Women who read negative news remember it better than men do, and have stronger stress responses in subsequent stress tests, according to new research published in the open access journal PLOS ONE by Sonia Lupien and colleagues from the University of Montreal, Canada.
The researchers exposed groups of men and women to a succession of headlines drawn from recent newspaper articles. One group viewed only 'neutral' news, while the other group was shown news perceived as 'negative'.
After reading the news, participants performed a standard psychological stress test. Researchers monitored participants' stress levels during the process by measuring salivary levels of cortisol, a stress hormone.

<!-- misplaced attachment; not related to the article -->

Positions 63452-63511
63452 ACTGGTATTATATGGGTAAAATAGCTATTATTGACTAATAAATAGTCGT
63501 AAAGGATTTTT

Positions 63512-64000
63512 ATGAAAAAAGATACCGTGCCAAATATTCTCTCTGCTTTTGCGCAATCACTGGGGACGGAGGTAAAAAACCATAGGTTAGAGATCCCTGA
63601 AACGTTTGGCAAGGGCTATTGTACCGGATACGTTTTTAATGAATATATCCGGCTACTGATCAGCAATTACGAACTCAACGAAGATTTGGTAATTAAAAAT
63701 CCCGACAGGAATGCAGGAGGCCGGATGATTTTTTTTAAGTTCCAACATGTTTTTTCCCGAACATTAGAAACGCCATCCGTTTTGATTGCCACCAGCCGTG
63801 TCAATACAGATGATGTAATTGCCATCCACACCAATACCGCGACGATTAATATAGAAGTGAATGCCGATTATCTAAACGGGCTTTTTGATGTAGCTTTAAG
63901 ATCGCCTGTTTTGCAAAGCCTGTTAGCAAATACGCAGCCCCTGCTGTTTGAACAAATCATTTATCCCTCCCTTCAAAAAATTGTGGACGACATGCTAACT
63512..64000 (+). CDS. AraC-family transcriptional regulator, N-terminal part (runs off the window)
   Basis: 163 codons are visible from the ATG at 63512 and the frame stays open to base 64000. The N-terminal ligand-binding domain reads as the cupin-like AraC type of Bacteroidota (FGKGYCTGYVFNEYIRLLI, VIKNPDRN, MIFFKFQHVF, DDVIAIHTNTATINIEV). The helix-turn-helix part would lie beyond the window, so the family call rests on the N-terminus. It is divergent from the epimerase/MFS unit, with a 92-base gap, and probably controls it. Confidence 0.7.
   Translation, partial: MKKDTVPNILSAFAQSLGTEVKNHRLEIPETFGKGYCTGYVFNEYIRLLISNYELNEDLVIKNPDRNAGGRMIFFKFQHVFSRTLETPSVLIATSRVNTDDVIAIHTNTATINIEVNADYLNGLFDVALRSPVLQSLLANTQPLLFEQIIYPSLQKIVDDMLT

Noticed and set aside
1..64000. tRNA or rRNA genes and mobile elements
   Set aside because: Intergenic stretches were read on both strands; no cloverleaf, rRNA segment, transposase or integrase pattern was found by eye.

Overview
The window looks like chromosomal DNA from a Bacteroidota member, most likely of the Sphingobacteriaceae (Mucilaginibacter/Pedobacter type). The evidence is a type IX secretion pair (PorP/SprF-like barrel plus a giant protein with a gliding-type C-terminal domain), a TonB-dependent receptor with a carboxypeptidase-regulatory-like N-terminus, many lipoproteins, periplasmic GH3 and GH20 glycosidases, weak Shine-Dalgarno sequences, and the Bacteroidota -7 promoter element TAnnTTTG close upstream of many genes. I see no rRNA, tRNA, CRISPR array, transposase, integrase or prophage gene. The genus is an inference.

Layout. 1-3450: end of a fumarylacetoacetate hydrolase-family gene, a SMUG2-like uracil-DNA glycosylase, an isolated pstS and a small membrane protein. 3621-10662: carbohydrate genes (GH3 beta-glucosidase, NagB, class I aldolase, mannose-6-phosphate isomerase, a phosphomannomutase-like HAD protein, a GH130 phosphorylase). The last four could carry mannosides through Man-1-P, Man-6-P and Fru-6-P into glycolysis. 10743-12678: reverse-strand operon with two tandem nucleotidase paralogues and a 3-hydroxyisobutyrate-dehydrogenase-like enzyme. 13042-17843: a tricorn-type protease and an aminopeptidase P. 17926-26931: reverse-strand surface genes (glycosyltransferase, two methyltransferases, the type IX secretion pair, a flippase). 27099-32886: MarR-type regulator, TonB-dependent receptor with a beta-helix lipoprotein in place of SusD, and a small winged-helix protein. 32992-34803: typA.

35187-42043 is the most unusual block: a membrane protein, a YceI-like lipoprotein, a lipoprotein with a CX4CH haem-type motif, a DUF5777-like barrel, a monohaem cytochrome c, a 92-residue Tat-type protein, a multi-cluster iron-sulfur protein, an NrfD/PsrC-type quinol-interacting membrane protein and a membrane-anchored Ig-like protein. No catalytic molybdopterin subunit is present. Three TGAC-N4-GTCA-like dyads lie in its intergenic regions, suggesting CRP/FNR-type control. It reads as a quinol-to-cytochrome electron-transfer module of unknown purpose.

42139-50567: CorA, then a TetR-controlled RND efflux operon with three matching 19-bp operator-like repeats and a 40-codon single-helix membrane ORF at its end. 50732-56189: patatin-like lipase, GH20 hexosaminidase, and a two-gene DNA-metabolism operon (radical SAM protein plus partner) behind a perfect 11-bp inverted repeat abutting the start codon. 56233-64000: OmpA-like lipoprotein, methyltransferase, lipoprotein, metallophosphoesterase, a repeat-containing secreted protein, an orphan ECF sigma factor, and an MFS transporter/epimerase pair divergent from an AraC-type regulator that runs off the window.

What the study showed
The authors found that, though reading negative news did not increase stress for any of their subjects, women exposed to negative news had higher cortisol levels after the psychological stress test exposure than did men who saw the same negative news, and also higher than either men or women who saw 'neutral' news.
In addition, one day later the women were more likely than the men to remember and experience emotional responses to the negative news they had viewed the previous day, according to the results of this study.
Though previous studies have assessed the role of continuous exposure to mass media as a stress factor, this is the first research that questions the effects of exposure to negative news coverage on stress reactivity and later recall of the news. The results of this study suggest that gender differences underlying the processes of stress and memory may play a role in how we react to negative news in the media.
(EurekAlert, October 2012)
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